Even worse alienations
And as an illustration of alienation—even just racial alienation, forgetting for a moment all the other kinds—I think it points to an even worse fragmenting of the society. Emily Hanford recently published a column in the New York Times about learning how to read. The short answer is the phonics is crucial because it teaches students to “decode words.” There is active resistance to this idea. It’s the basis of the resistance that inclines me to put it in a consideration of Whitey’s on the moon.
It’s not just ignorance. There’s active resistance to the science, too. I interviewed a professor of literacy in Mississippi who told me she was “philosophically opposed” to phonics instruction. One of her colleagues told me she didn’t agree with the findings of reading scientists because “it’s their science.”
“It’s their science” is very close to the ultimate alienation. It is as if each baseball team brought its own home plate umpires, each of whom called the balls and strikes. The calls of “your umpire” are to be rejected, of course. You can’t play ball that way and you can’t sustain a society that way either. Different values will always be at the root of social grievances, but we should be able to agree on enough of the facts to propose some solutions.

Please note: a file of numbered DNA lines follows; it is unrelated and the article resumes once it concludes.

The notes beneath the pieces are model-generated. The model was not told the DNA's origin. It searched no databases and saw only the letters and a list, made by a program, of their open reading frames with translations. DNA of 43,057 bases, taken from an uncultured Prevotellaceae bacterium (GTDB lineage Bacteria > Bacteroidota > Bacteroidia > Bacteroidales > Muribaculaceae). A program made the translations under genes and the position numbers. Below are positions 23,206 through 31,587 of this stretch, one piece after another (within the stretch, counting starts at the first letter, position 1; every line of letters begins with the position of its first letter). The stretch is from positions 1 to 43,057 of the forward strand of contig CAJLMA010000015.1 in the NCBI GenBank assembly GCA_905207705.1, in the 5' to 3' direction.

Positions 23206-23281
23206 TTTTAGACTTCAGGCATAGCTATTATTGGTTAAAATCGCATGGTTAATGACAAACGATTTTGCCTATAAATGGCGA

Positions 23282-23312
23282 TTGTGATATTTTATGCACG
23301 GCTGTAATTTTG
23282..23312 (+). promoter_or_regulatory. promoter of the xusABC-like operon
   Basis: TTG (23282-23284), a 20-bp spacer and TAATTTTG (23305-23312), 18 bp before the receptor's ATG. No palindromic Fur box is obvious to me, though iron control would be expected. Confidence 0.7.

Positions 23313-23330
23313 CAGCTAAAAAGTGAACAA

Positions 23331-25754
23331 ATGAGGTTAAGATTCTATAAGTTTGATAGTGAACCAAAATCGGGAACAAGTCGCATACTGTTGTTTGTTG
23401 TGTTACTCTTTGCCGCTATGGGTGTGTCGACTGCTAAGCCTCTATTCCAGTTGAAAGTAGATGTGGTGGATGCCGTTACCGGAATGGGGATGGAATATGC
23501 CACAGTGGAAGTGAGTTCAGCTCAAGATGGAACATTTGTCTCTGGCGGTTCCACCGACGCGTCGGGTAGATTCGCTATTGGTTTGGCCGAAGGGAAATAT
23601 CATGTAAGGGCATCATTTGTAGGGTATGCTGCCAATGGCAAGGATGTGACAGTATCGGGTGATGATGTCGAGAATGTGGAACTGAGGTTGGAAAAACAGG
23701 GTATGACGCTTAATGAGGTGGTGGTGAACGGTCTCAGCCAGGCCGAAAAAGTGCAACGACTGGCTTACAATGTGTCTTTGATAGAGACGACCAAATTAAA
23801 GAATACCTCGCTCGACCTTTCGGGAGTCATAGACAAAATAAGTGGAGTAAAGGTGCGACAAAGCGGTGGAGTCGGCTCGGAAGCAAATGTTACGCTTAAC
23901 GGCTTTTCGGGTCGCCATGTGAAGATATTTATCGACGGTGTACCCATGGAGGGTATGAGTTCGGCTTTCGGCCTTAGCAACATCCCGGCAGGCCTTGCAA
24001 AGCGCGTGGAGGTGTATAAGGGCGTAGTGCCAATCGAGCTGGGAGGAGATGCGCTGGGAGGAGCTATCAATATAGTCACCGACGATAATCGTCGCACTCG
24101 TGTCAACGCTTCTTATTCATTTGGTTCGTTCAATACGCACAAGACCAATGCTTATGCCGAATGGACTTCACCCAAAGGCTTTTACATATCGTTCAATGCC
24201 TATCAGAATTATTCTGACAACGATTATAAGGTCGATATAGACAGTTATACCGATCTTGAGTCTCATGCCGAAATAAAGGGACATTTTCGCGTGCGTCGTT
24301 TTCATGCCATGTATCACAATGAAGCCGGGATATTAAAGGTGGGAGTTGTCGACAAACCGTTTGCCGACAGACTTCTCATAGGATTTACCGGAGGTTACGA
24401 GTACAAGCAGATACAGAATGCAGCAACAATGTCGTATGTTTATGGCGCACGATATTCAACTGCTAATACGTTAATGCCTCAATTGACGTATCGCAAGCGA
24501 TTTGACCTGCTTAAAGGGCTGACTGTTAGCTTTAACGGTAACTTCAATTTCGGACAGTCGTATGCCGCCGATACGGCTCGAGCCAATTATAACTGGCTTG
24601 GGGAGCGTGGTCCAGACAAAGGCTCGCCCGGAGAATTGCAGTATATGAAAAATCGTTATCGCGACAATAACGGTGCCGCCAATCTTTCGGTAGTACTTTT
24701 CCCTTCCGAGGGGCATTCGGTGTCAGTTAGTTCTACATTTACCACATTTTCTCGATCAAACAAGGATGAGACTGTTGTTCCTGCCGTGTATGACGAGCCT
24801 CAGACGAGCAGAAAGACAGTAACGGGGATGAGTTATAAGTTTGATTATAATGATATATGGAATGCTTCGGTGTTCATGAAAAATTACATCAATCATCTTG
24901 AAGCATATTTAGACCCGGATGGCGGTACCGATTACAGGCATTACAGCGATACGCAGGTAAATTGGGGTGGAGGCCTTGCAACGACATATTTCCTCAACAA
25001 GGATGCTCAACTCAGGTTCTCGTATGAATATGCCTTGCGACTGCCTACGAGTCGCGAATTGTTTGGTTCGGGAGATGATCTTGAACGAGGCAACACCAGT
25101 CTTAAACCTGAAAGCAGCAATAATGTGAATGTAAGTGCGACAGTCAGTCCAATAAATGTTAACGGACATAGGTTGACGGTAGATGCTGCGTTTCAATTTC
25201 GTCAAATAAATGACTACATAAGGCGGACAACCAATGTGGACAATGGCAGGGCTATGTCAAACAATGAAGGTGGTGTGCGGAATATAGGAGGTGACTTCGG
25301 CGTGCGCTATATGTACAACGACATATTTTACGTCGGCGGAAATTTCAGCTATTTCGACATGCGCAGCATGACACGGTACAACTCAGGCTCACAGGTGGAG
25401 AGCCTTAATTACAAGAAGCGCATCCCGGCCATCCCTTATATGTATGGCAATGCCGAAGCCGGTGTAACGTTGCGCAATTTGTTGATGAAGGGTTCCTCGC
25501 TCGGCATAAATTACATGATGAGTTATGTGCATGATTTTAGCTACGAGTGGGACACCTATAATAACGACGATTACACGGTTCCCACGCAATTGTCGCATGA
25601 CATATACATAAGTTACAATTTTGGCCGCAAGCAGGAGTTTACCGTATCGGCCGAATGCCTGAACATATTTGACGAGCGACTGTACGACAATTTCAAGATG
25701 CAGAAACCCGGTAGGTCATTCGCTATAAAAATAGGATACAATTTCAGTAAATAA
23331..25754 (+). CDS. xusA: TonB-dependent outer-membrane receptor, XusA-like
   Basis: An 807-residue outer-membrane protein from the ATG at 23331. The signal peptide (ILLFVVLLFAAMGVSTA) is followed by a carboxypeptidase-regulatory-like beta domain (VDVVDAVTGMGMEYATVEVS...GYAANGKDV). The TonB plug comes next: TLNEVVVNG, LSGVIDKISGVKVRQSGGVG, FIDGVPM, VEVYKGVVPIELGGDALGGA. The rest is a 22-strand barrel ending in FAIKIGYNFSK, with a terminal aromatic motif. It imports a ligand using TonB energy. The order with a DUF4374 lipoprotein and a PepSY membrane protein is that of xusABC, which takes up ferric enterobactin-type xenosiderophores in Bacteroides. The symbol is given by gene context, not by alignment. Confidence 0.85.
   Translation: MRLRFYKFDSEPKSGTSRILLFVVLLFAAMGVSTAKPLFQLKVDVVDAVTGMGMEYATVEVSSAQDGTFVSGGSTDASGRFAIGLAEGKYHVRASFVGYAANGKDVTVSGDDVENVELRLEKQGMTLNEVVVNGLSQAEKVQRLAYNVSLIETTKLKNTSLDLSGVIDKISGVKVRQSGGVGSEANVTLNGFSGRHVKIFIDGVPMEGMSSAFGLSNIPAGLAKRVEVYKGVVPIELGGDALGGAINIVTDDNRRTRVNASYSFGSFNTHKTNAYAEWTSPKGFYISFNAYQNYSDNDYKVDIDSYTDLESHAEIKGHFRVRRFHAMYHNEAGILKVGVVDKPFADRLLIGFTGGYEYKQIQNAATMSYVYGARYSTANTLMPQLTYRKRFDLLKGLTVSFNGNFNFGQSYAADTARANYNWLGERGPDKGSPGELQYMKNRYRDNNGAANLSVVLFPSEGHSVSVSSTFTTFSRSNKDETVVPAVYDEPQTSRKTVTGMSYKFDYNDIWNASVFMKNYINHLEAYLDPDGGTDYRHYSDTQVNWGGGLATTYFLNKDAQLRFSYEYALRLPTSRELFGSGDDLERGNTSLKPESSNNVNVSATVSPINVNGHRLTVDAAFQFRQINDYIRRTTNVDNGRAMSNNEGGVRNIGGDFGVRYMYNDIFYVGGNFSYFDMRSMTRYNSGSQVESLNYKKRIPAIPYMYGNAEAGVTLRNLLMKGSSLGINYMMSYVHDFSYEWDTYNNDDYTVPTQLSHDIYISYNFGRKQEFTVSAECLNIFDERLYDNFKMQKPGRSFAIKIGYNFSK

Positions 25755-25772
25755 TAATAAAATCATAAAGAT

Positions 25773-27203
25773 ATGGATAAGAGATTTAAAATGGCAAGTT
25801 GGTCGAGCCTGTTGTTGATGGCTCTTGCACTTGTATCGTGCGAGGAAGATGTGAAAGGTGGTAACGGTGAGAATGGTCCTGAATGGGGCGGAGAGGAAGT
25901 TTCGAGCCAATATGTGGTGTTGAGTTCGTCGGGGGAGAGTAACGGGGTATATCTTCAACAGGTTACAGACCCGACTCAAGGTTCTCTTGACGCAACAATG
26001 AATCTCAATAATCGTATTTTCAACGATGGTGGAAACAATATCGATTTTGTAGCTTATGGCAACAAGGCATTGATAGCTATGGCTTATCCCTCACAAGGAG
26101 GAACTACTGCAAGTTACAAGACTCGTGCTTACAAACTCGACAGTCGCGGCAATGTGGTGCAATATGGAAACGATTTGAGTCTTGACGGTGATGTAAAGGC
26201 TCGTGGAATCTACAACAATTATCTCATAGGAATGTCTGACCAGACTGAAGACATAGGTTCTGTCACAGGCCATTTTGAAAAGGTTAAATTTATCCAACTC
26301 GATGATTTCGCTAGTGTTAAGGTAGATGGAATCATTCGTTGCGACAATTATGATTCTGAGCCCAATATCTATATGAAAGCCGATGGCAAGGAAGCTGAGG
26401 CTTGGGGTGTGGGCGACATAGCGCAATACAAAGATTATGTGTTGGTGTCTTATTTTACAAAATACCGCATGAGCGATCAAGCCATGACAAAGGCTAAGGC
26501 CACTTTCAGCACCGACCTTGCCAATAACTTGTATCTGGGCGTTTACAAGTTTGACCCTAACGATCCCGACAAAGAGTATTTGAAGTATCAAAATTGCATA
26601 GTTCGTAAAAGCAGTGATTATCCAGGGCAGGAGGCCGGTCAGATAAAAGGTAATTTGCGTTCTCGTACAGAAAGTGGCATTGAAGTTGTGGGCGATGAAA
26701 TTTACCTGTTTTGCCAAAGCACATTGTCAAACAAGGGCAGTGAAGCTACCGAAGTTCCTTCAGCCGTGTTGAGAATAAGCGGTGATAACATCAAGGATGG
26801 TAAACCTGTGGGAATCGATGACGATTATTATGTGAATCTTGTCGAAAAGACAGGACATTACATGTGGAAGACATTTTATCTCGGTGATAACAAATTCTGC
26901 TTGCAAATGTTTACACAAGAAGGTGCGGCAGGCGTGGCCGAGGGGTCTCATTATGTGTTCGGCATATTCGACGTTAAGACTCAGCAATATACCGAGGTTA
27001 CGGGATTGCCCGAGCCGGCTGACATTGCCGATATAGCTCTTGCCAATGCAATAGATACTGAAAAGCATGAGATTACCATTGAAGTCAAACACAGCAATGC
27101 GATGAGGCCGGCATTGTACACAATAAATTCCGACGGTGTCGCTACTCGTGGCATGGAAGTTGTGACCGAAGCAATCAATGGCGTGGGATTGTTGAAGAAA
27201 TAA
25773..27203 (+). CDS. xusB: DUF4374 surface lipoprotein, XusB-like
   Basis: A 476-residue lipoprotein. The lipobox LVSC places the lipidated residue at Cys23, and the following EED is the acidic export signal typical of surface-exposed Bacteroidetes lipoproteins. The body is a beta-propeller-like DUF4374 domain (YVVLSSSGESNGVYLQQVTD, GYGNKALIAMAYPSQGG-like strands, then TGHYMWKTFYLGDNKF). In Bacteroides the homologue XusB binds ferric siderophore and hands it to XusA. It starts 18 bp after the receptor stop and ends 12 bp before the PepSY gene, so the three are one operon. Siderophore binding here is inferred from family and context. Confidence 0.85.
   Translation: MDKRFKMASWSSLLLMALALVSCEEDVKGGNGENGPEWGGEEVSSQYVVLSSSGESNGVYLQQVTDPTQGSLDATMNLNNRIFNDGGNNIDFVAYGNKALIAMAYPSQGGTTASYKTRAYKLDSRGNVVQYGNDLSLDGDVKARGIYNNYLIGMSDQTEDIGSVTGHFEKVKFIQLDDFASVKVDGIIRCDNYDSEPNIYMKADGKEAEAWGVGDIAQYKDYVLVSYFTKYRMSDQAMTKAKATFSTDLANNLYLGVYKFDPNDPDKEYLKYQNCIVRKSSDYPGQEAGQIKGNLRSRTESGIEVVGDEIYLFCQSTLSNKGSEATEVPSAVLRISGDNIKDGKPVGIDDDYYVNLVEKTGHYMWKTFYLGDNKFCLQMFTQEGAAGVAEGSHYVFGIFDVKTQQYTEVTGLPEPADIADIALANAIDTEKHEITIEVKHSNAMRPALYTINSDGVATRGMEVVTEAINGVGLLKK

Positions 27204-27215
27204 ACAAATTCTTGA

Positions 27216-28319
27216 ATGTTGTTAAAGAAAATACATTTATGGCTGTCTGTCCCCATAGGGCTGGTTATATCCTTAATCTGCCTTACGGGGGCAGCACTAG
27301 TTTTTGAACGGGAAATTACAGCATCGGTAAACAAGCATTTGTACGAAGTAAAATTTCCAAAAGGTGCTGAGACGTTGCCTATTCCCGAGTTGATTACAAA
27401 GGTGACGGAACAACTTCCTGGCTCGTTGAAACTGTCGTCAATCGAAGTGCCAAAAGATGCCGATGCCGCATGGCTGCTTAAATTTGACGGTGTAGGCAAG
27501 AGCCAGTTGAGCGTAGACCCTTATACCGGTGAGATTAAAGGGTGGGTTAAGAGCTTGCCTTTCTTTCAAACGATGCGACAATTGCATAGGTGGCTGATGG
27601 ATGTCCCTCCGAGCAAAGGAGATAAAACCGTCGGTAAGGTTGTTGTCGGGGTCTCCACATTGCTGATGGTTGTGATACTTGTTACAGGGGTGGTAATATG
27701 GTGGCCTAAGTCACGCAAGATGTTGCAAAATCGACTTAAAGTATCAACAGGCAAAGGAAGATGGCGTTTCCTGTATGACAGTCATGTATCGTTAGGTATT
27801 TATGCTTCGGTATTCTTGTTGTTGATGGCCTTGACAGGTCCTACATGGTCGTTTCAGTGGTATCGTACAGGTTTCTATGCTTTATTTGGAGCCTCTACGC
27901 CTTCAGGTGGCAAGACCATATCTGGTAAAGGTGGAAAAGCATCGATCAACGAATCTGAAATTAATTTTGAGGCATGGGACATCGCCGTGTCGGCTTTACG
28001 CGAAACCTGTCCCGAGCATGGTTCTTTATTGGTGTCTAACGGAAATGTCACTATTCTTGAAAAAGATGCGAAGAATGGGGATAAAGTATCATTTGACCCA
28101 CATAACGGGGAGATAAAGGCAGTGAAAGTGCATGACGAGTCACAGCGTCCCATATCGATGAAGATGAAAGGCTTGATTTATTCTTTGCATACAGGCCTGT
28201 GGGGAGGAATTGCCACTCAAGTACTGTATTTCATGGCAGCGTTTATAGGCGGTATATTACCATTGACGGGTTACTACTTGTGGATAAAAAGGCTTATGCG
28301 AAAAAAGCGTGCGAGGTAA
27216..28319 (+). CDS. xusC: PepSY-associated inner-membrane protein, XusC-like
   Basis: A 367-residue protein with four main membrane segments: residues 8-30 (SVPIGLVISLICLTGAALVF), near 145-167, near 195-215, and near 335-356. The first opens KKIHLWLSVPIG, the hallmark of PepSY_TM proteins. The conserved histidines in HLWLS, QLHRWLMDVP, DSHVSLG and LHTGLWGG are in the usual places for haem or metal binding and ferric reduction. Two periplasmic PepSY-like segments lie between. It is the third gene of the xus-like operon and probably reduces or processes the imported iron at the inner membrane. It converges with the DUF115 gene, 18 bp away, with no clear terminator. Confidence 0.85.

“It’s their science” is very near the end of the line in alienation, but that line begins way back at “Whitey’s on the moon.”
 That’s not mostly a political reference, although Oregon is a “blue state,” i.e. votes consistently for Democratic candidates. I’m thinking of it in class and cultural terms as well. We are mostly mainstream Protestants and genteel agnostics. We meet each other at symphony concerts and say hello.
 My favorite solution is to purchase “no fault insurance.” If there were no fault, there would be no earthquake, after all.
 I did know, before I went, that the movie was not going to be about Adam. For one thing, “Adam” mans “earth.”
 Just to introduce a different perspective on the achievement, Dennis Overbye had this to say about the mission —finally ended—of the Kepler telescope, which had had the job of looking for other habitable planets. “Kepler’s retirement marks just the beginning of a quest to end humankind’s cosmic loneliness.” Think about “humankind’s cosmic loneliness” a little before you return to “Whitey’s on the moon.”
 I don’t know that for a fact, but since the question has never been raised at all in my hearing, despite many other gay issues being raised, I am just going to assume it for the moment.
 The historical context of the race to the moon was, of course, the Cold War. “America” was contrasted to the Soviet Union. “We” meant all of us, not “them.”